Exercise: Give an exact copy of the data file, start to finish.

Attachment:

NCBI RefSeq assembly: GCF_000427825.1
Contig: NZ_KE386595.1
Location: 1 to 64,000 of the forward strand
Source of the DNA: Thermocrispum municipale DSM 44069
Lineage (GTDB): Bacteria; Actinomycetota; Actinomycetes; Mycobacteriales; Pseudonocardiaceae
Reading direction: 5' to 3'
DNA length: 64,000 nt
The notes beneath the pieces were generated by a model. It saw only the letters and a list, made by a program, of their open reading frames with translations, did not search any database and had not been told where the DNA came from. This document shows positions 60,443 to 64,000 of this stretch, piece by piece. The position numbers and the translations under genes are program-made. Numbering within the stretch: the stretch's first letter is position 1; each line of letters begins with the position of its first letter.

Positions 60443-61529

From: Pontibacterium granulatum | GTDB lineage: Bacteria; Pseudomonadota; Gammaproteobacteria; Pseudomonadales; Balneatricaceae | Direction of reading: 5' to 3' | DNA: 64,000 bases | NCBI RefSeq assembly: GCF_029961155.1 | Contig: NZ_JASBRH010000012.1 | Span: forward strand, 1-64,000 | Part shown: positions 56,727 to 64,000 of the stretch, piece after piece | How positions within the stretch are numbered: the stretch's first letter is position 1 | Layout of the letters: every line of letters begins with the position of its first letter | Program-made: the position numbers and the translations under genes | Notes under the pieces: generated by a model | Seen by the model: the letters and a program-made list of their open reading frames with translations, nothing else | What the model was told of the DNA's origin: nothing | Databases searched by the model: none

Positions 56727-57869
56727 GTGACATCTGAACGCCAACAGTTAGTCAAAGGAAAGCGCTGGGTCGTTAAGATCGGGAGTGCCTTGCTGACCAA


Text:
NCBI RefSeq assembly: GCF_000427825.1
Contig: NZ_KE386595.1
Location: 1 to 64,000 of the forward strand
Source of the DNA: Thermocrispum municipale DSM 44069
Lineage (GTDB): Bacteria; Actinomycetota; Actinomycetes; Mycobacteriales; Pseudonocardiaceae
Reading direction: 5' to 3'
DNA length: 64,000 nt
The notes beneath the pieces were generated by a model. It saw only the letters and a list, made by a program, of their open reading frames with translations, did not search any database and had not been told where the DNA came from. This document shows positions 60,443 to 64,000 of this stretch, piece by piece. The position numbers and the translations under genes are program-made. Numbering within the stretch: the stretch's first letter is position 1; each line of letters begins with the position of its first letter.

Positions 60443-61529

From: Pontibacterium granulatum | GTDB lineage: Bacteria; Pseudomonadota; Gammaproteobacteria; Pseudomonadales; Balneatricaceae | Direction of reading: 5' to 3' | DNA: 64,000 bases | NCBI RefSeq assembly: GCF_029961155.1 | Contig: NZ_JASBRH010000012.1 | Span: forward strand, 1-64,000 | Part shown: positions 56,727 to 64,000 of the stretch, piece after piece | How positions within the stretch are numbered: the stretch's first letter is position 1 | Layout of the letters: every line of letters begins with the position of its first letter | Program-made: the position numbers and the translations under genes | Notes under the pieces: generated by a model | Seen by the model: the letters and a program-made list of their open reading frames with translations, nothing else | What the model was told of the DNA's origin: nothing | Databases searched by the model: none

Positions 56727-57869
56727 GTGACATCTGAACGCCAACAGTTAGTCAAAGGAAAGCGCTGGGTCGTTAAGATCGGGAGTGCCTTGCTGACCAA